Poly-silicate-ferric (PSF) was developed as an heterogeneous UV-Fenton catalyst, which was characterized by Fourier transform infrared (FTIR) spectroscopy, X-ray diffraction (XRD), X-ray photoelectron spectroscopy (XPS), X-ray fluorescence (XRF), UV-vis diffuse reflectance spectroscopy (DRS), Brunauer–Emmett–Teller (BET) and scanning electron microscopy (SEM). The catalytic process of PSF and generation mechanism of hydroxyl radical based on photo-Fenton system were studied in detail. In the heterogeneous UV-Fenton system, the kapp value of Orange II degradation was as high as 0.268 min−1, which was 1.5 times compared to that with α-FeOOH as catalyst. As a result, the Orange II decolouration and mineralization rates were as high as 99.9% and 92.5% after 40 min treatment, respectively. Moreover, the hydroxyl radical concentration would increase to a peak value of 13.4 μmol/L at about 15 min. The fundamental cause of the high hydroxyl radical generation lay in the high release ability of iron ions from PSF. The peak concentrations of total iron ions and ferrous ions could increase to 4.53 mg/L and 1.57 mg/L at 20 min and 10 min, respectively. After treatment, the re-adsorption of iron ions on the surface of PSF could avoid the additional pollution caused by iron ions. The results confirmed that PSF was a high activity catalyst for an heterogeneous UV-Fenton system.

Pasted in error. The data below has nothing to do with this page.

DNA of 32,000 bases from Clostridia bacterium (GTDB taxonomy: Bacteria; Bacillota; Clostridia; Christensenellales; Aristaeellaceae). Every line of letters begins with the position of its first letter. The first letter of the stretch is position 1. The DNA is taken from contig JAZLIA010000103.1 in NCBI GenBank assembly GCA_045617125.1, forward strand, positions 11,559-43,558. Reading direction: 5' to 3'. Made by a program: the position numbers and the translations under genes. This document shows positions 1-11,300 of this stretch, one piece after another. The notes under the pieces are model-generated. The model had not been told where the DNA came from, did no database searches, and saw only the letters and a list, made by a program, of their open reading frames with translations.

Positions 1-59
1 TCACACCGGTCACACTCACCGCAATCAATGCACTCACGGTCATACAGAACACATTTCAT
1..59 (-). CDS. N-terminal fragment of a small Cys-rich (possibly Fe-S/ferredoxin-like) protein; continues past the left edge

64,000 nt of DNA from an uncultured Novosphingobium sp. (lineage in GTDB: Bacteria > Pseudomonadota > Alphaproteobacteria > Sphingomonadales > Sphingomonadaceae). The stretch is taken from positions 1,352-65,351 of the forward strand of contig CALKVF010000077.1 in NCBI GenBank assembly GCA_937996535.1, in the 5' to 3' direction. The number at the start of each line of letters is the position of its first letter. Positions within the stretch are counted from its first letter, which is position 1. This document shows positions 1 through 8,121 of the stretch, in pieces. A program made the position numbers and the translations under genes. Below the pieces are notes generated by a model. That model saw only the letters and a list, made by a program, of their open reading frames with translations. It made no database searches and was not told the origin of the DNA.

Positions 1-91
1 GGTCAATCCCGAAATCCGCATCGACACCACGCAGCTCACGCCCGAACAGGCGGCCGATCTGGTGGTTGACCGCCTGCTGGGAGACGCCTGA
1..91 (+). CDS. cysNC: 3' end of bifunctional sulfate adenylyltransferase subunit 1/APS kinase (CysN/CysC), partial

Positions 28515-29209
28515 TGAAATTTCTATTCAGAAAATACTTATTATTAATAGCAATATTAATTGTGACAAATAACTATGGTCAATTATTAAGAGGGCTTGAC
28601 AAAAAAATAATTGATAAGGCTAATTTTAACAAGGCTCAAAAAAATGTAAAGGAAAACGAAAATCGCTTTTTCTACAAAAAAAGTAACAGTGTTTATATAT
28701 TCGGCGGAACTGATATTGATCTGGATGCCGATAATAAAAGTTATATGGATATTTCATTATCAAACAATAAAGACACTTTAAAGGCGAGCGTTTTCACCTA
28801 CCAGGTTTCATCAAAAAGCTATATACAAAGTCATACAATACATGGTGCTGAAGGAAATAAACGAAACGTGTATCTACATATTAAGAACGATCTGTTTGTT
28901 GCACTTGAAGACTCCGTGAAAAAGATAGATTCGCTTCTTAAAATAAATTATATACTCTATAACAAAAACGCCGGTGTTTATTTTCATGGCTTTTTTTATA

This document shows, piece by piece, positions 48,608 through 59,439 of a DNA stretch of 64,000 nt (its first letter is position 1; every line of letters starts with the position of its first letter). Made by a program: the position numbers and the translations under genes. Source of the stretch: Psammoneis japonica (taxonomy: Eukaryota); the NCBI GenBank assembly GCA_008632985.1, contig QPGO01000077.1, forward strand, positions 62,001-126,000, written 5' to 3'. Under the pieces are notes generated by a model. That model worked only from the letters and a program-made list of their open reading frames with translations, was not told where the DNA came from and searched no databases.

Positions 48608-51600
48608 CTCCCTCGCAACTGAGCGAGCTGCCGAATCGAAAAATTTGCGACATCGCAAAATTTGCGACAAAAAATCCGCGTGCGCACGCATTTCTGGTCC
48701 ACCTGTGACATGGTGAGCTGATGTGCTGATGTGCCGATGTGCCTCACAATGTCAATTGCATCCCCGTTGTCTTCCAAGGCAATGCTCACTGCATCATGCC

Recently, advanced oxidation technology has attracted attention as an effective treatment technology for industrial organic wastewater (Karci et al. 2013; do Nascimento et al. 2018). UV-Fenton technology is widely studied for treatment of printing and dyeing wastewater because of its high degradation efficiency and easy operation (Yang et al. 2018). In general, this technology can be divided into two basic types: homogeneous and heterogeneous UV-Fenton oxidation processes (De La Cruz et al. 2012; Guo et al. 2015). The homogeneous UV-Fenton system has high degradation efficiency but suffers from secondary pollution of iron ions catalysts after treatment (Wang et al. 2015; Yu et al. 2016; Qian et al. 2017; Leifeld et al. 2018). On the contrary, in heterogeneous UV-Fenton system, the solid catalysts-loaded iron ions can be reused but suffer from low catalytic efficiency during organic wastewater treatment (Chen & Zhu 2011).